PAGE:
In Milan, best known for its high fashion houses and denim brands, and critiqued for its lack of innovation, visually bold, Italian contemporary label MSGM has found success with a fresh new formula.
No brand before or after it captured the zeitgeist quite like Juicy Couture. So why did the brand, a business with almost $500 million in annual revenue, sell this autumn in a $195 million cash deal to a licensing group better known for working with brands like Marilyn Monroe and Elvis Presley?
Investors are moving away from bigger groups towards smaller brands and American “affordable luxury.” Meanwhile, the jury is still out as to whether the crucial trading period from Thanksgiving to Christmas will deliver strong results, but sentiment remains positive, reports Pierre Mallevays of Savigny Partners.
Today, to coincide with the start of Art Basel Miami Beach, Hettie Judah considers the increasingly intertwined markets for fashion and art. Tomorrow, we examine the anatomy of fashion’s most spectacular artist collaboration to date: Yayoi Kusama for Louis Vuitton.
A career in fashion is a more visible and viable option than ever before. As a result, interest in fashion education is booming and a range of institutions, from design colleges to business schools, are seizing the opportunity.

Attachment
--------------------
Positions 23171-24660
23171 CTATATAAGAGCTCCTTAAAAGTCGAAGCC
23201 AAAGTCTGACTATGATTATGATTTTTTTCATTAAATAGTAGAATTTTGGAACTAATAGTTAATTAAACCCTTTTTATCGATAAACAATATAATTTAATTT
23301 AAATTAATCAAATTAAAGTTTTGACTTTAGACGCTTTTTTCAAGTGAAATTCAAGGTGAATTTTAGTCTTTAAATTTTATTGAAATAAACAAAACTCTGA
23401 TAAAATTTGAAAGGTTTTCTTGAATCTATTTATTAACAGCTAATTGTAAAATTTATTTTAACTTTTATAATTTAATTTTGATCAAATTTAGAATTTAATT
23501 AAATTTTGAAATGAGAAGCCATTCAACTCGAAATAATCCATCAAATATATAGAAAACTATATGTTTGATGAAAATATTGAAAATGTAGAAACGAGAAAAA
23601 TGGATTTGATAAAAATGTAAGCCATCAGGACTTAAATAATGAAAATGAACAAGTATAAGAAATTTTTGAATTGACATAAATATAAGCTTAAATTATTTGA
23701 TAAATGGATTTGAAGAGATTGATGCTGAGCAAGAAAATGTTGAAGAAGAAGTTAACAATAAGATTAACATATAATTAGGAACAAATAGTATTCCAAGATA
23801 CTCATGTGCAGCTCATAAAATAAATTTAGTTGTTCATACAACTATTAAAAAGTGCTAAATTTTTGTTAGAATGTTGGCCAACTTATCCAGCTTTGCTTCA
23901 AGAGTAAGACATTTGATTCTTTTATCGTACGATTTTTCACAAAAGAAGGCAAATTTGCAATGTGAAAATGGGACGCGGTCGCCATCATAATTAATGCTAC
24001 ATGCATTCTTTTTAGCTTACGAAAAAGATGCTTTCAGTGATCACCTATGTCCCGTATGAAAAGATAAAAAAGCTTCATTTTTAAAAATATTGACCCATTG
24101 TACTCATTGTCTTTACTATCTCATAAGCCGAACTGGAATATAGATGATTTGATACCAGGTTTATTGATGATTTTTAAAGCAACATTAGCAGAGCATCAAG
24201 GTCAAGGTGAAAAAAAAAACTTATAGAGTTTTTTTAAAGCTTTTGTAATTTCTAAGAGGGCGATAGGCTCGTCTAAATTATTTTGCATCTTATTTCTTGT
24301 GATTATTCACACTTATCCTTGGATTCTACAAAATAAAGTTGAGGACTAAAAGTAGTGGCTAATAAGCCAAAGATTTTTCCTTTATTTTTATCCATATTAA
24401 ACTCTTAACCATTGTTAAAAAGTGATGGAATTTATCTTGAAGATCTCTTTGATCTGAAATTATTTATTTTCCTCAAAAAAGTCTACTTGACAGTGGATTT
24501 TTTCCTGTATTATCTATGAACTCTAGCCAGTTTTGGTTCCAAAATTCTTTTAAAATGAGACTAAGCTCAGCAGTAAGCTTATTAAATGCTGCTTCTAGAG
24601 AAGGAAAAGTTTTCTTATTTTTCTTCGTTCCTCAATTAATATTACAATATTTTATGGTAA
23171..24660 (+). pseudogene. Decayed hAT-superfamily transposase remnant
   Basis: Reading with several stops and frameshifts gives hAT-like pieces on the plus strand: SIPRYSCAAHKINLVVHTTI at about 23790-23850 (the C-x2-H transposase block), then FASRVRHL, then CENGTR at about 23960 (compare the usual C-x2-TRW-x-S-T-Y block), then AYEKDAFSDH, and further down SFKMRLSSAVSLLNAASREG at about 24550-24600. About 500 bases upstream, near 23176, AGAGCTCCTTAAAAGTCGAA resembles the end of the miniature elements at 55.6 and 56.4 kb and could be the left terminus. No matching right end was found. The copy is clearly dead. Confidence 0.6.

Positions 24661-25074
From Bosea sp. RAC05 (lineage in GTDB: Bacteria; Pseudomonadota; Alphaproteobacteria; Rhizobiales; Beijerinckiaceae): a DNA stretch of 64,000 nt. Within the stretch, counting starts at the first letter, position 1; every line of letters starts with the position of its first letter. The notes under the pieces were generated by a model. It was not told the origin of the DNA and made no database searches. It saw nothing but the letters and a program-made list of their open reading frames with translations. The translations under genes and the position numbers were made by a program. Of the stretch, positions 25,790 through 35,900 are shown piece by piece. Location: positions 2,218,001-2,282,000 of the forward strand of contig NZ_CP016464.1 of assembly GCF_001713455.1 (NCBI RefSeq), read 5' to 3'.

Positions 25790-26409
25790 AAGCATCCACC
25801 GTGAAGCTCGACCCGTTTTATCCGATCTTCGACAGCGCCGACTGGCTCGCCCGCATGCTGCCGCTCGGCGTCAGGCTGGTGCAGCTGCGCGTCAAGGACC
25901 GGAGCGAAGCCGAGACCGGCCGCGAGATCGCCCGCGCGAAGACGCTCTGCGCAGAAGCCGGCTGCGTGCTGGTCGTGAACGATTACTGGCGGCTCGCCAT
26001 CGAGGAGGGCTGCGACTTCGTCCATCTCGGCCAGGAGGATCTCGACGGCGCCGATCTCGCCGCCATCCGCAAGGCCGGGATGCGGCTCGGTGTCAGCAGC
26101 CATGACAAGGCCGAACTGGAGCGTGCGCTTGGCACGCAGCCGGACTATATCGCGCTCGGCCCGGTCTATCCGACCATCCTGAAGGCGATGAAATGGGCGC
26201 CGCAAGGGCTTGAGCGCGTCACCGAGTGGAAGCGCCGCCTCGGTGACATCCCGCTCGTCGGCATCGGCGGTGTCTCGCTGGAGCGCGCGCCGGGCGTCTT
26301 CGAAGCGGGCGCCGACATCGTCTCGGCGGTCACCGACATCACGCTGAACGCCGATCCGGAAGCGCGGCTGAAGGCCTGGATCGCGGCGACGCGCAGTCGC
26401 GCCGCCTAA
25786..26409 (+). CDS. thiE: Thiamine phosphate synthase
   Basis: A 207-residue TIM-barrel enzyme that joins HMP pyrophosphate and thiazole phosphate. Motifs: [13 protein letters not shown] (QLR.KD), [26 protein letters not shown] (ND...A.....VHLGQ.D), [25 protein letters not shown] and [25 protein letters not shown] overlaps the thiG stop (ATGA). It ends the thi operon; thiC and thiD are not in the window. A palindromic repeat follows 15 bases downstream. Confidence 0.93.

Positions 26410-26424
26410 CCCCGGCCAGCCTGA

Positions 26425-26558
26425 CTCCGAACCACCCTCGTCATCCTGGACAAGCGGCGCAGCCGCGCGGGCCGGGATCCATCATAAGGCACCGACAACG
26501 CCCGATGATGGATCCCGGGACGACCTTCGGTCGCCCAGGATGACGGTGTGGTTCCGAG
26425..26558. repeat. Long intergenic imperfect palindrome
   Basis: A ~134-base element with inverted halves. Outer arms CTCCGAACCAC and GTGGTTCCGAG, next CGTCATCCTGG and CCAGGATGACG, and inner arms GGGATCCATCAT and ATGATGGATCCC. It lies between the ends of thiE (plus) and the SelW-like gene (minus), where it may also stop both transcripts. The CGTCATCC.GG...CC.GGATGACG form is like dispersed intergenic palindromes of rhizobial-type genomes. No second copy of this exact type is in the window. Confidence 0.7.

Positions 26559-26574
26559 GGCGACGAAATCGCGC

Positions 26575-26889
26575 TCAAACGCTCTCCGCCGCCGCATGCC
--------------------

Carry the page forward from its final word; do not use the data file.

The once sleepy handbag brand Kate Spade New York has grown from $126 million to $750 million in net sales in just five years. Now, the company has set the ambitious long-term goal of becoming a $4 billion brand.
Courtesy of our friends at 032c, BoF brings you an exclusive excerpt from Jonathan Olivares’ piece on HTM, a three-person design collaboration between Nike chief executive Mark Parker, designer Tinker Hatfield and cultural consultant Hiroshi Fujiwara, conceived “to amplify new innovations, reinterpret existing designs, and explore concepts that take the brand to new places.”
Fashion brands, both emerging and established, have been investing significant resources in building and maintaining their archives. BoF investigates.